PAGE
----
What follow is an excerpt from a presentation given at an international workshop on cardiovascular device standards. It is a summary comparison of the three types of models used in the device approval process: Animal, Bench and Computational. We are grateful to Tina Morrison, Deputy Director, Division of Applied Mechanics at FDA, friend and fellow ASTM and ASME committee member for the content in this article.
– Anatomical and physiological similarities may enable some short term safety evaluation. E.g., Deployment inaccuracies
– Importantly, they provide histological information that is not readily available in humans
– Anatomical and physiological differences limit utility of some pre‐clinical testing
– Modes of deformation (e.g. SFA) are not the same
– Healing time course is accelerated compared to humans
– Inferences derived may be species‐dependent
– Characterize a specific mechanical function of the device that may be difficult to examine in vivo or with a computer model
– Deform the device under “worst‐case” conditions that may not be readily reproduced in the clinical setting
– Understand mechanical limitations
– Test the “actual” manufactured device, with material inclusions, surface treatments, residual stresses, etc.
– Evaluate the initiation and nature of the fracture and wear using imaging techniques
– Simple loading modes and amplitudes may not replicate the in vivo biomechanical environment
– No tissue or blood interaction with the device
– Limited or no incorporation of disease state (e.g., plaque or lesions)
– Device not responsive to biological reactions or vessel adaptations
– Limited knowledge gained if the device does not fail
– Test outcomes may not predict clinical performance
– Examine the structural performance of an entire device family or generations of devices under various loading conditions (whether they’re physiologic or not)
– Evaluate the stress/strain distributions of a single or combined loading modes (e.g., pulsatile and bending)
– Investigate the “hot spots” or potential failure zones on the device
– Investigate the durability of the device under a variety of loading scenarios (safety factors!)
– Not all factors and scales can be added to the model (yet)
– Physiologically relevant boundary conditions and input data are not always known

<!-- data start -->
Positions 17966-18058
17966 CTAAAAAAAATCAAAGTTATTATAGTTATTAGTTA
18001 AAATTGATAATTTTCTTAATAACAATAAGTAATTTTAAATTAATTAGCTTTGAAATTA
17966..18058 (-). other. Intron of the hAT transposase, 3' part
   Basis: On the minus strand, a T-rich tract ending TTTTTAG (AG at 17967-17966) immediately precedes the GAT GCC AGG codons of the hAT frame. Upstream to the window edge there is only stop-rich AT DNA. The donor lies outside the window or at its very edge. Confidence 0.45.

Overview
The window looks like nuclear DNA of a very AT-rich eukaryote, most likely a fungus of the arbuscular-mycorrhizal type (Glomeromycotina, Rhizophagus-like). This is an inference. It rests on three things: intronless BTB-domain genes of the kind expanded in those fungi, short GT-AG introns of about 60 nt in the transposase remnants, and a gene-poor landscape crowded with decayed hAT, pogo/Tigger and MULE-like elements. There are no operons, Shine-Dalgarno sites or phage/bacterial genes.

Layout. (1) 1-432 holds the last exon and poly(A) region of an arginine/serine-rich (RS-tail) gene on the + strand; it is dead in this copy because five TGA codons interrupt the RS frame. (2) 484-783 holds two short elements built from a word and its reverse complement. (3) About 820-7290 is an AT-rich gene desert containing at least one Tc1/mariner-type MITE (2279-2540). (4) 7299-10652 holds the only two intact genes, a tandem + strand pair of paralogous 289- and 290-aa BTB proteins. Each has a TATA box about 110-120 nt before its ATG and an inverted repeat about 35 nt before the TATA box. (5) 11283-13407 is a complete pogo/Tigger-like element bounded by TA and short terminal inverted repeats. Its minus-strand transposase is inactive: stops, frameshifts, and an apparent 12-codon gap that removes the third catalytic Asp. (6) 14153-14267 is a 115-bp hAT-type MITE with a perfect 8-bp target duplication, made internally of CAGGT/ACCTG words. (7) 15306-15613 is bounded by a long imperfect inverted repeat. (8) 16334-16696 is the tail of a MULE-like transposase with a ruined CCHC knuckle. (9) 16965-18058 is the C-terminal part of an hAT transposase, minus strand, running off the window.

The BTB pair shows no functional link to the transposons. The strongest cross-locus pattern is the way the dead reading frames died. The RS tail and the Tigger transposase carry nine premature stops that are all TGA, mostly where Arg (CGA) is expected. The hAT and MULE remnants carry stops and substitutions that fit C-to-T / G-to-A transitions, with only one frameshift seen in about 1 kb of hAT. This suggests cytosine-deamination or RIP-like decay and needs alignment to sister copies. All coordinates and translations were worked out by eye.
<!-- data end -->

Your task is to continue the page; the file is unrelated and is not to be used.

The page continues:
– Device cannot respond to biological reactions and adaptations
– Cannot accurately model complex time‐dependent materials
– Lack robust validation for biomedical applications
– May be computationally expensive to examine complex loading and boundary conditions of an entire device family
Harness the Power of ABC Models
Many issues arise (e.g., ethical) if we were to evaluate all devices in randomized controlled, double‐blinded studies.
Therefore, the Division of Cardiovascular Devices at FDA encourages the use of the ABC Models (Animal, Bench, and Computer) to evaluate a device!
For most types of devices, they have learned much from the clinical studies to influence the nonclinical evaluation:
– Gain some safety information before the clinical evaluation;
– Therefore, single‐arm, relatively low number of patients is acceptable.
Ideally, a comprehensive evaluation plan should utilize the advantages of the ABC models to demonstrate safety and performance of the device.
The Bridge Between Bench‐Top to Bedside is Bi‐Directional at the FDA
– Clinical lessons greatly influence design and evaluation.
– The ABC models yield safety data (especially for new or modified devices) before the clinical evaluation.
– Understanding the Anatomical and Physiological / Pathophysiological variations are crucial for design and evaluation.
– Boundary conditions for the ABC models can be further advanced by clinical data and knowledge.
Animal, Bench and Computational models can improve medical device design and increase access to safe and effective therapies for patients.
Appropriately balanced and clinically relevant conditions and the development of new tests and methodologies can push the evaluation of devices forward.
Computational Modeling is a powerful tool for Regulatory Decision Making. Download our presentation given at an ASTM workshop on medical device standards about ABC Models: A Vision for Modeling and Simulation in Implantable Medical Device Design and Development: